Pin It

Griftin' on the Dock of the Bay 

How waterfront developer Carl Ernst fished for political influence to help his struggling Pier 38 project

Wednesday, Nov 20 2002
Carl Ernst Jr. is a man of great height and girth. At first, he seems to be a gentle giant, intelligent and slightly self-mocking. But behind the twinkle in his eyes lie wells of bitterness. In March, Ernst talked for an hour inside a cabin cruiser tethered to the rotting pier he leases from the city of San Francisco. The boat rocked as Ernst shifted his weight from side to side, trying to explain why a fellow with what amounts to a lifetime lease at low rent on a valuable waterfront property can't make the damn place spin off any real money. Ernst complained that what stood in his way was city officials waiting to be bought off before they would help him. To dramatize the point, he pirouetted and held out his hand, palm up, in the universal gesture for baksheesh, some grease, a touch of the green, baby.

Ernst said he does not play that game, which is, of course, illegal. He said he came by his city lease, and nearly $3 million in financial backing from the state of California, purely on the basis of professional merit. For the last seven years, he has dreamed of remodeling Pier 38, just north of Pac Bell Park, as a recreational marina and restaurant complex. And for seven years the pier has continued to rot into the bay as Ernst's project got permanently mired in the dream stage.

Ernst blamed Mayor Willie Brown for his troubles. The mayor is out to destroy him, he said, because he won't make payoffs. But Ernst, 64, has only himself to blame for the debacle at Pier 38. His story -- how he frittered away public money while failing to build his project, how port and state officials enabled his failure, how he played the political influence game at City Hall -- is worth telling because it shows, in microcosm, the way things get done, or not done, under the Brown administration.

Carl Ernst arrived in San Francisco in 1970, drawn by the beguiling promise of the Summer of Love. He held a doctorate in communications but had joined the crew of the hippie musical Hair and spent a few years partying. He especially remembers having fun at a nude beach south of the city, Gray Whale Cove. "We had cast parties on the beach, gay and straight, gals," he says. "I was only 30 years old." He enjoyed the secluded cove so much that he leased it from the state of California for two decades, pocketing entrance fees until the state took the property back in 2000.

Along the way, the versatile Ernst became a home builder and "the best of friends" with Joe O'Donoghue, influential president of the Residential Builders Association. In 1995, Ernst formed Pier 38 Maritime Recreation Center Inc. He appointed another house builder, Kenneth A. Hagan, nephew-in-law of then-Mayor Frank Jordan, as vice president of the corporation.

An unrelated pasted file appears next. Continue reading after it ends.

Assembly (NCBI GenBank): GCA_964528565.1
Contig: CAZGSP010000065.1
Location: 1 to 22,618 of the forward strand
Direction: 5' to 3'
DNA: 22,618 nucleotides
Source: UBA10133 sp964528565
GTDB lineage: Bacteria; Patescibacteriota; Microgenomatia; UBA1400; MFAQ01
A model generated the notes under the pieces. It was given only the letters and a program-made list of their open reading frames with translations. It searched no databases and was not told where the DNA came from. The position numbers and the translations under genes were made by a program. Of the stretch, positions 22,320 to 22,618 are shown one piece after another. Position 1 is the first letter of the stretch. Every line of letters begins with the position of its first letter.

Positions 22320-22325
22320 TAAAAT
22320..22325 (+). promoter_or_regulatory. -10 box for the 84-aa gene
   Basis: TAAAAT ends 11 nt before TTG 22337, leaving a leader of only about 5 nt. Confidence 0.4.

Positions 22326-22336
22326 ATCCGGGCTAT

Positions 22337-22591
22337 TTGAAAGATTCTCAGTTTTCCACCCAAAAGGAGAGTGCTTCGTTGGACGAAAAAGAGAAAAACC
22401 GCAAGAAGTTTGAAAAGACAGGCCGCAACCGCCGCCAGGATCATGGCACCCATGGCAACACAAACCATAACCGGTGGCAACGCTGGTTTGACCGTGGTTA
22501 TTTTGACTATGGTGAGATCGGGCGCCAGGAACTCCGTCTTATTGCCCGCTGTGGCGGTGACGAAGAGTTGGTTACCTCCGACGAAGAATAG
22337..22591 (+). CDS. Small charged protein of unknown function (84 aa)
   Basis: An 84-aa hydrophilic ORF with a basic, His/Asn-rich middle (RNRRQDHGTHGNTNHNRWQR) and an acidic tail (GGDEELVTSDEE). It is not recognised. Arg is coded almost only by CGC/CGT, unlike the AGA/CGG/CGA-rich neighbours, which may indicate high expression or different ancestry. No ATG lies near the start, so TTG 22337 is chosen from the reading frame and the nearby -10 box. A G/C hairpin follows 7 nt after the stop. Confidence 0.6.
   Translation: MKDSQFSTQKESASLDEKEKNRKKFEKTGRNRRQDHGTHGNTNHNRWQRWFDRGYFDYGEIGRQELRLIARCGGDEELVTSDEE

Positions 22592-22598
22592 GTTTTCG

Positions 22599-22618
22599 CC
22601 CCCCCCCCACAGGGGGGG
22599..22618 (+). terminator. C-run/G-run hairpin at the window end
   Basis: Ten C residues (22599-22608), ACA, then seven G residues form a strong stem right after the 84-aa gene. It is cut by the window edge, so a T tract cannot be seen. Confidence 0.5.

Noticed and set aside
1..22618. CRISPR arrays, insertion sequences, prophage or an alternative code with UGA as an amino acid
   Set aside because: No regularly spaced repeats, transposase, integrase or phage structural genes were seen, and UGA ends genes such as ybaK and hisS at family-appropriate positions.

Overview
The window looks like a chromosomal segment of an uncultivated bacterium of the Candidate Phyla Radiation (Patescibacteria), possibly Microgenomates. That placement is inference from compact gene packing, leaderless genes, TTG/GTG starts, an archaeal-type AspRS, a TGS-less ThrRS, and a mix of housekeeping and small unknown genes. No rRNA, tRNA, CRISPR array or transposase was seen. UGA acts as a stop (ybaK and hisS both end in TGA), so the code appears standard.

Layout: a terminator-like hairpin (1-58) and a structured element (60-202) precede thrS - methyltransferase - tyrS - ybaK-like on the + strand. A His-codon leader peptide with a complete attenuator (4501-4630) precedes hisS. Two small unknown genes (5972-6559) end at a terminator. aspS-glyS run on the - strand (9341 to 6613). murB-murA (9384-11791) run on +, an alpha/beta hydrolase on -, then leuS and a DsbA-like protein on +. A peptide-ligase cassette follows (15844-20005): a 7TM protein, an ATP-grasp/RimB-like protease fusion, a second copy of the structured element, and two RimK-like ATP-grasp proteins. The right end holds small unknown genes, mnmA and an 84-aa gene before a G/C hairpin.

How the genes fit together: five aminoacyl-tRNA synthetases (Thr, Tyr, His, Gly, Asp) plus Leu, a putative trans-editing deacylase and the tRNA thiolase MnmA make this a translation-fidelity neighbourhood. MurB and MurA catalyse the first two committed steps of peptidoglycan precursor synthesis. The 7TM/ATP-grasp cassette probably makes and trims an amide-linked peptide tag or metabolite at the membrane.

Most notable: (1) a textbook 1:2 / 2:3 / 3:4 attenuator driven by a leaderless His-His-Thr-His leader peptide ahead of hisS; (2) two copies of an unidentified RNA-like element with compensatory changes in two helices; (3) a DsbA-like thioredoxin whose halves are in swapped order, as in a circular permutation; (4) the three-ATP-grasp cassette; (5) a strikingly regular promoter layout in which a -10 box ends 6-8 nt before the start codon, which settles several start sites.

As Jordan was leaving office in 1996 -- to make way for Brown -- the San Francisco Port Commission granted Ernst a 36-year lease on Pier 38, at very low rents. The California Department of Boating and Waterways loaned the new corporation $1.5 million to construct a maritime recreation center to serve small boaters. The facility would offer slips for temporary docking, fuel, water, and sundries. Ernst promised to build rows of steel racks inside the pier's two-acre shed to "dry-store" hundreds of motorboats. The San Francisco Bay Conservation and Development Commission, a powerful state agency that controls the use of waterfront property around San Francisco Bay, OK'd Ernst's business plan, provided that he build a promenade around the pier for the public to enjoy.

Ernst and Hagan projected gross revenues of $5.6 million by their second year of operation. That meant they would have plenty of cash to remodel the crumbling pier, pay off the state loan, and take a profit. Seven years later, the state money is long gone and the restaurant, public promenade, and boat racks have not materialized. Ernst is running the business on a hand-to-mouth basis, scrounging dollars by charging hourly slip fees, storing a handful of small boats, subleasing office space, and parking cars owned by residents of nearby luxury condominiums -- the latter in violation of his city lease. Recently, Ernst entered into partnerships with a restaurateur and a yacht dealer, hoping to jack up his cash flow, but the relationships soured, leaving him unable to pay his debts.

The Pier 38 project is a dead albatross around the neck of its government sponsors. They all say it stinks, but they cannot get rid of it. For example, after bemoaning Ernst's chronic inability to earn his keep, the Bay Conservation and Development Commission launched an "enforcement action" against him two years ago for not providing public access to the pier. BCDC officials say they are still investigating the matter and have yet to assess any penalties. Port officials say the project is a financial and programmatic bust, yet they continue to champion Ernst, hoping for the best, even though they have excellent reasons to evict him.